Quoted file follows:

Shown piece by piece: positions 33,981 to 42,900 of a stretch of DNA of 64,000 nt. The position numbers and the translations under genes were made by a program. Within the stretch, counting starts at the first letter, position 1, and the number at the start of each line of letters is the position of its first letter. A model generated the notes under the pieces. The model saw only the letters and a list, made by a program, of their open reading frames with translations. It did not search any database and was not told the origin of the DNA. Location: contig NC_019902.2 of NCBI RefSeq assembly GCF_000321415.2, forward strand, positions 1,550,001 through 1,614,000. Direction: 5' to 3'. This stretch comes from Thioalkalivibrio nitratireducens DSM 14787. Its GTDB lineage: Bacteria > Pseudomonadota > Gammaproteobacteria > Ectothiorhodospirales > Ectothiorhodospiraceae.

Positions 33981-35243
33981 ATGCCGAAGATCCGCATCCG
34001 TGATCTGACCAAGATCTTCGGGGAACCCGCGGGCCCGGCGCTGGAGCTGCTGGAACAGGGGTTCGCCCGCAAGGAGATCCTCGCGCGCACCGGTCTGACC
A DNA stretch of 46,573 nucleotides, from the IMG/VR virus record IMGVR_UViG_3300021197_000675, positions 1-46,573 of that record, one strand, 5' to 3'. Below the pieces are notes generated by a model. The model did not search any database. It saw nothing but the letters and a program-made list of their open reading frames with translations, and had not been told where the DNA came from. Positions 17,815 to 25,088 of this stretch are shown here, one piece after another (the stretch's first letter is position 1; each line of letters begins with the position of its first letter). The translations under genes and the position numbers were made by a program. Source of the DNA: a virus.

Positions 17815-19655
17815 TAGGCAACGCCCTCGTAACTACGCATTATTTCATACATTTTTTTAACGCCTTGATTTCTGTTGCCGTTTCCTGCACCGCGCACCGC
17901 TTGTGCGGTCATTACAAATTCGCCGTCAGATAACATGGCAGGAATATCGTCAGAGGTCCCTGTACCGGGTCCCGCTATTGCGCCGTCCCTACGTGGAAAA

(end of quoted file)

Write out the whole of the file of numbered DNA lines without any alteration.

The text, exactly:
Shown piece by piece: positions 33,981 to 42,900 of a stretch of DNA of 64,000 nt. The position numbers and the translations under genes were made by a program. Within the stretch, counting starts at the first letter, position 1, and the number at the start of each line of letters is the position of its first letter. A model generated the notes under the pieces. The model saw only the letters and a list, made by a program, of their open reading frames with translations. It did not search any database and was not told the origin of the DNA. Location: contig NC_019902.2 of NCBI RefSeq assembly GCF_000321415.2, forward strand, positions 1,550,001 through 1,614,000. Direction: 5' to 3'. This stretch comes from Thioalkalivibrio nitratireducens DSM 14787. Its GTDB lineage: Bacteria > Pseudomonadota > Gammaproteobacteria > Ectothiorhodospirales > Ectothiorhodospiraceae.

Positions 33981-35243
33981 ATGCCGAAGATCCGCATCCG
34001 TGATCTGACCAAGATCTTCGGGGAACCCGCGGGCCCGGCGCTGGAGCTGCTGGAACAGGGGTTCGCCCGCAAGGAGATCCTCGCGCGCACCGGTCTGACC
A DNA stretch of 46,573 nucleotides, from the IMG/VR virus record IMGVR_UViG_3300021197_000675, positions 1-46,573 of that record, one strand, 5' to 3'. Below the pieces are notes generated by a model. The model did not search any database. It saw nothing but the letters and a program-made list of their open reading frames with translations, and had not been told where the DNA came from. Positions 17,815 to 25,088 of this stretch are shown here, one piece after another (the stretch's first letter is position 1; each line of letters begins with the position of its first letter). The translations under genes and the position numbers were made by a program. Source of the DNA: a virus.

Positions 17815-19655
17815 TAGGCAACGCCCTCGTAACTACGCATTATTTCATACATTTTTTTAACGCCTTGATTTCTGTTGCCGTTTCCTGCACCGCGCACCGC
17901 TTGTGCGGTCATTACAAATTCGCCGTCAGATAACATGGCAGGAATATCGTCAGAGGTCCCTGTACCGGGTCCCGCTATTGCGCCGTCCCTACGTGGAAAA